World oil markets are on edge with OPEC+ negotiations to boost supply now in deadlock, the International Energy Agency said in its July issue Monthly Oil Market Report.
After initially surging to multi-year highs in early July, benchmark crude oil prices have since eased. At the time of the report’s writing, Brent was near $75/bbl.
“Oil prices reacted sharply to the OPEC+ impasse last week, eyeing the prospect of a deepening supply deficit if a deal cannot be reached. At the same time, the possibility of a market share battle, even if remote, is hanging over markets, as is the potential for high fuel prices to stoke inflation and damage a fragile economic recovery. The uncertainty over the potential global impact of the COVID-19 Delta variant in the coming months is also tempering sentiment,” IEA said.
Most OPEC+ delegates tentatively agreed to raise output by around 400,000 b/d per month from August until the remaining 5.8 million b/d supply cuts are unwound, effectively extending the deal to the end of 2022. While the UAE supported part of the proposal to raise production, it objected to an extension beyond April, when the current deal expires, and insisted on a higher baseline from which cuts are calculated to better reflect its increased capacity.
“The OPEC+ stalemate means that until a compromise can be reached, production quotas will remain at July’s levels. In that case, oil markets will tighten significantly as demand rebounds from last year’s COVID-induced plunge. The overhang in global oil stocks that built up last year has already been worked off, with OECD industry stocks now well below historical averages,” IEA said.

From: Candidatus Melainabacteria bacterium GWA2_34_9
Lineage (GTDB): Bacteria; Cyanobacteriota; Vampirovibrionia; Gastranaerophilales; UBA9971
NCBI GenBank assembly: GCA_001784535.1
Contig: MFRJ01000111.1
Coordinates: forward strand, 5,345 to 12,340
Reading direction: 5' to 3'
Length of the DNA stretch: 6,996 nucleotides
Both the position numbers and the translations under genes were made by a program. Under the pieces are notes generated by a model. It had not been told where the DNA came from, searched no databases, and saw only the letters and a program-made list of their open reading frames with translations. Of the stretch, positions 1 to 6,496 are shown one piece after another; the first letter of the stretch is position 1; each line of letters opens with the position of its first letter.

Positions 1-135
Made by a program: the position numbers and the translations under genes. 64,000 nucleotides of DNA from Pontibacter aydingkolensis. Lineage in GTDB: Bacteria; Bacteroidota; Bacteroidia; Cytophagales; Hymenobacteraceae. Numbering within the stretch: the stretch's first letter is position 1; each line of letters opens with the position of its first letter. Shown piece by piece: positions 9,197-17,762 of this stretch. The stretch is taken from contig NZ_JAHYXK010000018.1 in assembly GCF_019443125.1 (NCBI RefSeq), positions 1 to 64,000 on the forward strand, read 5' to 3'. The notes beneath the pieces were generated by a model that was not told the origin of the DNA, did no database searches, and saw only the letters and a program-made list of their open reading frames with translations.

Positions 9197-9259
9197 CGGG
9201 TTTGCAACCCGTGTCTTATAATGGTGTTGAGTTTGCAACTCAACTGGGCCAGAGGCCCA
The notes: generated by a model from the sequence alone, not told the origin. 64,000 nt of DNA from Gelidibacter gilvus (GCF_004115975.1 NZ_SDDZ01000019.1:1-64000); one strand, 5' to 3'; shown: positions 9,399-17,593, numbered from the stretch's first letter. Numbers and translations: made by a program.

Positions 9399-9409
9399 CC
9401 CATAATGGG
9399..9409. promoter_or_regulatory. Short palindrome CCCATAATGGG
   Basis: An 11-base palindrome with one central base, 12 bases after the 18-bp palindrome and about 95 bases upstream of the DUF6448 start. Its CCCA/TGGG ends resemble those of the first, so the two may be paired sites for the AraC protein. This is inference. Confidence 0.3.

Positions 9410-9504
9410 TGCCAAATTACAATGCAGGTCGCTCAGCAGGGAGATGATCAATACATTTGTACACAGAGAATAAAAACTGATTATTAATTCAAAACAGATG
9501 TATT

Crude oil balances are expected to be especially tight. Refiners are ramping up quickly to meet higher demand.
IEA’s current balances suggest third-quarter 2021 could see the largest crude oil stock draw in at least a decade. Product stocks are also set to fall as drivers frustrated by confinement and travel restrictions take to the road en masse. Mobility data show US travel in recent weeks far exceeding pre-COVID levels. IEA’s forecast for global oil demand is largely unchanged since last month’s report, rising 5.4 million b/d this year and a further 3 million b/d in 2022.
In June, US retail gasoline prices rose above $3/gal for the first time in nearly 7 years. Pump prices have also risen sharply in Europe. In India, gasoline and diesel prices are at their highest level ever, adding to inflationary pressures amid a broader commodities rally. Fuel prices are rising in Brazil, too, amid its steepest consumer price inflation rate in nearly 5 years.
While prices at these levels could increase the pace of electrification of the transport sector and help accelerate energy transitions, they could also put a drag on the economic recovery, particularly in emerging and developing countries, IEA noted.
“Oil markets are likely to remain volatile until there is clarity on OPEC+ production policy. And volatility does not help ensure orderly and secure energy transition—nor is it in the interest of either producers or consumers,” IEA said.